The first Android tablets are soon to hit our stores in what can only be described as the tip of a very large iceberg, every major and not so major manufacturer has a device on the horizon it would seem. Text entry on these Android devices is going to be important as it will be done through a virtual on-screen keyboard and plays a big part in the overall experience of a device.

Swype has a different approach to text entry which involves moving your finger over the letters in the word you require rather than individually pressing each letter. I thought the best way to show this to you is in a video;

Already major manufacturers are recognising the potential of this type of text input and even the upcoming Motorola Droid X [product details] comes with Swype as the standard text input method.

Although the Swype beta is now closed you can still register for the next test and hopefully we should see this Android market soon.

I’m Dying for Dial Keys on the iPad – Mockup Video Demo

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photo (2)I was really surprised that Apple didn’t do anything “magical” or “revolutionary” with the iPad’s [Portal page] on-screen-keyboard. The iPhone’s was definitely revolutionary because it was probably the first truly viable OSK – thanks to some intelligent software design and a capacitive screen instead of a resistive one. The iPad’s keyboard has that same inteiilgent software design, and a nice big capacitive screen. The problem is the big part. The iPad’s keyboard works well, but it really only works well if you can set it down on a desk in front of you so that you can touch type on it. If you are walking around with it in your hands, it works quite poorly for thumb typing. This fact alone makes the iPad annoying to use for typing if you don’t have something to set it down on.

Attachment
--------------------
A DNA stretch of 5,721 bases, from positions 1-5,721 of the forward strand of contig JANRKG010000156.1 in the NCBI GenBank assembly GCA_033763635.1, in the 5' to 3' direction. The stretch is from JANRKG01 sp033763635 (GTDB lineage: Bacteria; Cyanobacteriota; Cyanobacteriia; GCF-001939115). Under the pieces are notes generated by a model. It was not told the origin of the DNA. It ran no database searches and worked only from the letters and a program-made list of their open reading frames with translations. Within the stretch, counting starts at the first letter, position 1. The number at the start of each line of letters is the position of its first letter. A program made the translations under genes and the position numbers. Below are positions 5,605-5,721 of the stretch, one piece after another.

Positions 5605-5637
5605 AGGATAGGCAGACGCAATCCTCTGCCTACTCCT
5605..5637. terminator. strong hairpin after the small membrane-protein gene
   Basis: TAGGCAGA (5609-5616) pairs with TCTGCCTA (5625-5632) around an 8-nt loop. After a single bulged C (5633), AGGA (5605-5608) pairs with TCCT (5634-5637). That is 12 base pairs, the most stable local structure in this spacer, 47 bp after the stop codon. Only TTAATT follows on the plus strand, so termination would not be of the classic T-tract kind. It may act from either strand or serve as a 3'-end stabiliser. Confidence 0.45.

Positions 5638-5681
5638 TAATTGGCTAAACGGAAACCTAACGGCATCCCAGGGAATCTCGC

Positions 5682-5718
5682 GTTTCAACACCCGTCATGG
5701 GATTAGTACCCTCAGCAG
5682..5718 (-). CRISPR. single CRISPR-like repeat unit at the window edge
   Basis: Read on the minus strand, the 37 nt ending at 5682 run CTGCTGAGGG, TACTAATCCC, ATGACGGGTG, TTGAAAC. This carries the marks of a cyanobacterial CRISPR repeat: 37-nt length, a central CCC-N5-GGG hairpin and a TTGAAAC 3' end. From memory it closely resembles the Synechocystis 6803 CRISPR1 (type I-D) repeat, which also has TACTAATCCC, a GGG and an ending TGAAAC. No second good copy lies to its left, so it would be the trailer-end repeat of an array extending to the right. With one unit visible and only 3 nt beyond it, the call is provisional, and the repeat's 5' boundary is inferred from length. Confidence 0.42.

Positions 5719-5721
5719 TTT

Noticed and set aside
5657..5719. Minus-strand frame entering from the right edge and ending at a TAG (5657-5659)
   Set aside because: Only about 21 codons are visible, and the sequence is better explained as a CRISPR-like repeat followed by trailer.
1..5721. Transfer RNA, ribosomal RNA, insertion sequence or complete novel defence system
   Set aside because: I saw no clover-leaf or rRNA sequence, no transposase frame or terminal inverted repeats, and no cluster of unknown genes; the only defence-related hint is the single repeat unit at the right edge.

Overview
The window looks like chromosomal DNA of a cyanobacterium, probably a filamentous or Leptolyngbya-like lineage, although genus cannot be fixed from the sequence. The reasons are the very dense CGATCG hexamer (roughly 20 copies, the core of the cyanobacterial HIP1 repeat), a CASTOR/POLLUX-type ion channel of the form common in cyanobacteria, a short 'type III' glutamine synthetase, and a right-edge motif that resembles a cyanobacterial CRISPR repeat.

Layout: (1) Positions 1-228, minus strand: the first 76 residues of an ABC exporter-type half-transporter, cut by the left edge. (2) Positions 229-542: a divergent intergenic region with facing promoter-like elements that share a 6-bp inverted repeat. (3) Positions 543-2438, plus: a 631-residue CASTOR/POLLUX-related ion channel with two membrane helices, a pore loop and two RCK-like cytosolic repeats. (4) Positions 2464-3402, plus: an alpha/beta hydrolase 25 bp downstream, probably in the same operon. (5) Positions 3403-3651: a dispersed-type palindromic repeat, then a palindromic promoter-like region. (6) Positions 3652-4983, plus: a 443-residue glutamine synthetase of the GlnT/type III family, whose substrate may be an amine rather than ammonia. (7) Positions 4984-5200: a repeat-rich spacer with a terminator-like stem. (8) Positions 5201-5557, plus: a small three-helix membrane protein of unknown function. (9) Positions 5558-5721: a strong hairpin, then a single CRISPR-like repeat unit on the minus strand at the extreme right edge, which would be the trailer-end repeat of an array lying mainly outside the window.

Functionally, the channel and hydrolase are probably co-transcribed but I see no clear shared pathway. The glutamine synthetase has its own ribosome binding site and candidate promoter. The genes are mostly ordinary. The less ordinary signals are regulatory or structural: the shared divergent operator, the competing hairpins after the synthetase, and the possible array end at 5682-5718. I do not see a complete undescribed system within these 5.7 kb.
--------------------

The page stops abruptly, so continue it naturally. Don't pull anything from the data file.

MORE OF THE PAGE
dial keys Even since I got the iPad in my hands, I’ve been wishing for a Dial Keys-style keyboard implementation. Dial Keys, if you’ll recall, is a piece of Windows based software that was designed for touchscreen UMPCs. Dial Keys places a split radial keyboard at the corners of the device, which puts keys right in the range of one’s thumbs. If Apple allowed developers to modify the keyboard on the device, I’m sure we would have already seen something similar.

I made some mockup graphics to put on the iPad just to see what Dial Keys on the iPad would look like: